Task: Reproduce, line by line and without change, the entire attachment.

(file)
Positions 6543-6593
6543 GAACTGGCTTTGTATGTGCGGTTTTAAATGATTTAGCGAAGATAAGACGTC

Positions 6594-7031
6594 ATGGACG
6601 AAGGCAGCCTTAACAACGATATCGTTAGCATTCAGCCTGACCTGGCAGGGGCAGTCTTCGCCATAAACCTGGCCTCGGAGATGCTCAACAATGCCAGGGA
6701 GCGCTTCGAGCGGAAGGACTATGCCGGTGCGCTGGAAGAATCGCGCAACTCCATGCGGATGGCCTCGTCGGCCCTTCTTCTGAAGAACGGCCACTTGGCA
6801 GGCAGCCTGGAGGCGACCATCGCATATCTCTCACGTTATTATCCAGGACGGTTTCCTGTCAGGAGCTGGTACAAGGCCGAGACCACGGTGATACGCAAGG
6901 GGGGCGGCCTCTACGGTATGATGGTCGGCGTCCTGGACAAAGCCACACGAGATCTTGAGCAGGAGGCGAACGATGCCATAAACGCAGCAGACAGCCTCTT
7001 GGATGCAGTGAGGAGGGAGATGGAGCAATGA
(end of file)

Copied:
Positions 6543-6593
6543 GAACTGGCTTTGTATGTGCGGTTTTAAATGATTTAGCGAAGATAAGACGTC

Positions 6594-7031
6594 ATGGACG
6601 AAGGCAGCCTTAACAACGATATCGTTAGCATTCAGCCTGACCTGGCAGGGGCAGTCTTCGCCATAAACCTGGCCTCGGAGATGCTCAACAATGCCAGGGA
6701 GCGCTTCGAGCGGAAGGACTATGCCGGTGCGCTGGAAGAATCGCGCAACTCCATGCGGATGGCCTCGTCGGCCCTTCTTCTGAAGAACGGCCACTTGGCA
6801 GGCAGCCTGGAGGCGACCATCGCATATCTCTCACGTTATTATCCAGGACGGTTTCCTGTCAGGAGCTGGTACAAGGCCGAGACCACGGTGATACGCAAGG
6901 GGGGCGGCCTCTACGGTATGATGGTCGGCGTCCTGGACAAAGCCACACGAGATCTTGAGCAGGAGGCGAACGATGCCATAAACGCAGCAGACAGCCTCTT
7001 GGATGCAGTGAGGAGGGAGATGGAGCAATGA